...The person in custody must, prior to interrogation, be clearly informed that he or she has the right to remain silent, and that anything the person says will be used against that person in court; the person must be clearly informed that he or she has the right to consult with an attorney and to have that attorney present during questioning, and that, if he or she is indigent, an attorney will be provided at no cost to represent her or him.
It's pretty clear what happens when you're indigent. You get the public defender. But what's not clear to me is when you're not. You can afford an attorney, but you don't have a relationship with a criminal defense lawyer. What's the best thing you can do, then?
posted by ignignokt at 1:03 AM on August 29, 2012

My initial impulse would be invoke the public defender, and explain to him the situation. The PD might be able to refer you to someone (I don't know the ethics of this), but if nothing else, the PD can deal with the initial issues and then get you to the place you'd get your own lawyer afterwards.

I don't think there's a Big Book Of Pay For It Yourself Defense Lawyers around.

If you have to use a bail bondsman (which I'd bet they have a book of around), the bondsman will probably have a working relationship with an attorney or firm.

Be realistic: 98% of the people wandering around do not have such an arrangement. They might know the guy that helped with their mortgage, or something, and they'd call him for someone he knows, but in general, it will probably be the PD for the initial situation, then if they can afford it, that's when they call Perry Mason (or get a relative to do so).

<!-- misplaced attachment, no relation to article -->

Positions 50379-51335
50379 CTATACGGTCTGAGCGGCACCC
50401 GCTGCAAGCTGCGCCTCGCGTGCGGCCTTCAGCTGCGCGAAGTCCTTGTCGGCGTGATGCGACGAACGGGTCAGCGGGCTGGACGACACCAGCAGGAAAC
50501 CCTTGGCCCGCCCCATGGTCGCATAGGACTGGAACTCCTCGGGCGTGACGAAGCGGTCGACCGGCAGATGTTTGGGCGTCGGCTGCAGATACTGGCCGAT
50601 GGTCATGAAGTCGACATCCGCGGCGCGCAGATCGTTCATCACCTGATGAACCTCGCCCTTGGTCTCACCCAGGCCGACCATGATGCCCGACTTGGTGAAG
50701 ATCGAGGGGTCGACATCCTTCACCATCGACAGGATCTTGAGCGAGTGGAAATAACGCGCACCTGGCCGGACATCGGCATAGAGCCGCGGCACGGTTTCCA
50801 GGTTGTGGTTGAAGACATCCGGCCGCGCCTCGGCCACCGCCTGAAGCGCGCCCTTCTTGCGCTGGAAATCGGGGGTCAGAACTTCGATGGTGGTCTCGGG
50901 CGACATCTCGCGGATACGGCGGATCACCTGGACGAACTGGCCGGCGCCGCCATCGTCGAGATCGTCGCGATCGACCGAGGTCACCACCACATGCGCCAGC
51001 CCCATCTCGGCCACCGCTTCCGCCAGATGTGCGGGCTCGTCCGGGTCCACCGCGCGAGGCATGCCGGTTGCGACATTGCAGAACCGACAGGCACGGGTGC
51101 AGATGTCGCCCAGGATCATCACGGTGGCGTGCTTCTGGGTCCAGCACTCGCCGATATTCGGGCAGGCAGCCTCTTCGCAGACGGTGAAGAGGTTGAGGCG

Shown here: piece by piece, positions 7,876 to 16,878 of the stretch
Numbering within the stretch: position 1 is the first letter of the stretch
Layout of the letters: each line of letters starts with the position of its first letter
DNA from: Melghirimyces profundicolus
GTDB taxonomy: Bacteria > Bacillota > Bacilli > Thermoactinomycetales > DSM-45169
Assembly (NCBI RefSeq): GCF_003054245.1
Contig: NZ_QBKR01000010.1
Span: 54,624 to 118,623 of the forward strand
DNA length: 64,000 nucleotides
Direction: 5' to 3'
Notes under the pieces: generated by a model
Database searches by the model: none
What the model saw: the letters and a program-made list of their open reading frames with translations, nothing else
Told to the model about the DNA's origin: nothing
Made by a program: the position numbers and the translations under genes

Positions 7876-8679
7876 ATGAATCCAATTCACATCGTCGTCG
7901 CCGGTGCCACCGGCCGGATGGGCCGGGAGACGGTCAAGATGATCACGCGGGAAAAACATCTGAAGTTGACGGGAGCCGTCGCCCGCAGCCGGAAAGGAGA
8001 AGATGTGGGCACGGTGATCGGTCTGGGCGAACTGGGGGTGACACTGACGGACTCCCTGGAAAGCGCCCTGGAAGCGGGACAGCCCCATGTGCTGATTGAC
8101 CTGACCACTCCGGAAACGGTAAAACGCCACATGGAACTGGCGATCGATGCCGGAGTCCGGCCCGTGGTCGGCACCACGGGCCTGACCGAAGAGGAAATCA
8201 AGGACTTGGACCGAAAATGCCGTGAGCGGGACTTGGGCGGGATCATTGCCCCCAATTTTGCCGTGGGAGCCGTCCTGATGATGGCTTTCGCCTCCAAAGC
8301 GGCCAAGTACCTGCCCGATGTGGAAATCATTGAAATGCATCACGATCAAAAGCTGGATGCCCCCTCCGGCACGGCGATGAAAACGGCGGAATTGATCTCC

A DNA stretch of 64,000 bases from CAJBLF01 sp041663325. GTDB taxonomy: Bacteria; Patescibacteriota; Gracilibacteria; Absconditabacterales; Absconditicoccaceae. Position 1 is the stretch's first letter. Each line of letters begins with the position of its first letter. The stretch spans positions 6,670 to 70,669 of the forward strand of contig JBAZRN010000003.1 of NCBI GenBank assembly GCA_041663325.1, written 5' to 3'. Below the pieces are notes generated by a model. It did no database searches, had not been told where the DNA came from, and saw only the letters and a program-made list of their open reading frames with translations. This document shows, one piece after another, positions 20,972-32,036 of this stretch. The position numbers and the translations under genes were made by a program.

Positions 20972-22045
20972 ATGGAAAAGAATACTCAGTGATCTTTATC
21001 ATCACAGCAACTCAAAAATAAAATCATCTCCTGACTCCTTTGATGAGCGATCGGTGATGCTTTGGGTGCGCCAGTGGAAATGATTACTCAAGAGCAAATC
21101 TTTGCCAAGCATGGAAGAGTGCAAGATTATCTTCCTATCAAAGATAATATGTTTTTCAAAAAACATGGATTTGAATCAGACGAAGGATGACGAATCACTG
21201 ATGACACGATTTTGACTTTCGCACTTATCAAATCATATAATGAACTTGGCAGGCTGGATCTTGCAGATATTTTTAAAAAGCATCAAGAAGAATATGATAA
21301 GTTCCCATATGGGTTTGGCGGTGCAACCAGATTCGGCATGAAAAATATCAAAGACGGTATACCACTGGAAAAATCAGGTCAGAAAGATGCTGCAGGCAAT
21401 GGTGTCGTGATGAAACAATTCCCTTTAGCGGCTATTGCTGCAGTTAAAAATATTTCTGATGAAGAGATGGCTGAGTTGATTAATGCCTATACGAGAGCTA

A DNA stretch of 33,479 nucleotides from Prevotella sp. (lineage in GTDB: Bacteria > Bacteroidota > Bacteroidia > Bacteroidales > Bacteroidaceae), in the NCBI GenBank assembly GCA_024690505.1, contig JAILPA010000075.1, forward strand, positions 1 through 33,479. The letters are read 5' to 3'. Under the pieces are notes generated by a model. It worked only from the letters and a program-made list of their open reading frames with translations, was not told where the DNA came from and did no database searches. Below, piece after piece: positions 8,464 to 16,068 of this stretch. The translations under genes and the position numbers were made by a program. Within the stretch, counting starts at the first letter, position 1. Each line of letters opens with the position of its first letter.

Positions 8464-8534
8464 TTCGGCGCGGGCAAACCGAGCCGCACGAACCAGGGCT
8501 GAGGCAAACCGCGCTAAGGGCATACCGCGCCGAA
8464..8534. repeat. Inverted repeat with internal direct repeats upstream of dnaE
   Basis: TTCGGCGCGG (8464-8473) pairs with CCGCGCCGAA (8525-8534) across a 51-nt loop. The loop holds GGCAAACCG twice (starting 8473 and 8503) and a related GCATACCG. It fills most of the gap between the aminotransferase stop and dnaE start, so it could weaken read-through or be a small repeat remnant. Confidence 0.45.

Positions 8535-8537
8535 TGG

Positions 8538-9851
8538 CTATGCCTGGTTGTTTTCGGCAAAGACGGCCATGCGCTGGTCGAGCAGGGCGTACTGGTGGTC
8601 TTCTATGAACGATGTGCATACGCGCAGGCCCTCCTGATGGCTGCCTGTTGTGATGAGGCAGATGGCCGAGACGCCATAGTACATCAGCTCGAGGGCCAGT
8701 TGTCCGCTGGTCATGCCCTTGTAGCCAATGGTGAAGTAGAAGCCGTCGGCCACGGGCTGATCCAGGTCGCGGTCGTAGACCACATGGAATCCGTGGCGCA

posted by mephron at 1:11 AM on August 29, 2012

Best answer: I imagine you would use your "one phone call" to call a family member or friend, who would then be tasked with finding a lawyer, either through their own personal connections or simply on Google.
posted by third word on a random page at 1:54 AM on August 29, 2012 [13 favorites]

In the UK we have the duty solicitor scheme where, if you don't have your own lawyer, the duty solicitor will be contacted if you ask for a solicitor.

It's also worth remembering that there is no right to silence in the UK if you're arrested.
posted by essexjan at 3:08 AM on August 29, 2012 [1 favorite]

Best answer: Ok so - you immediately say "I want a lawyer."

In the US, the police have to stop questioning you. Let's say they have enough to charge you and keep you anyway. You ask for your phone call. Call a responsible friend/family member that will call local bar association and help you look for a lawyer.

Whether you can afford a lawyer or not 9/10 times you won't get a lawyer at the station that night (let's say it's night). In the AM, if it's a weekday you go to the court or your arraignment. There will be a public defender there trying to help everyone out (she has never met any of these people yet, they were just brought in like you). Even if you don't qualify, she will help you to plead not guilty (assuming your buddy did not show up at court with your lawyer yet). She won't enter in appearance in your case.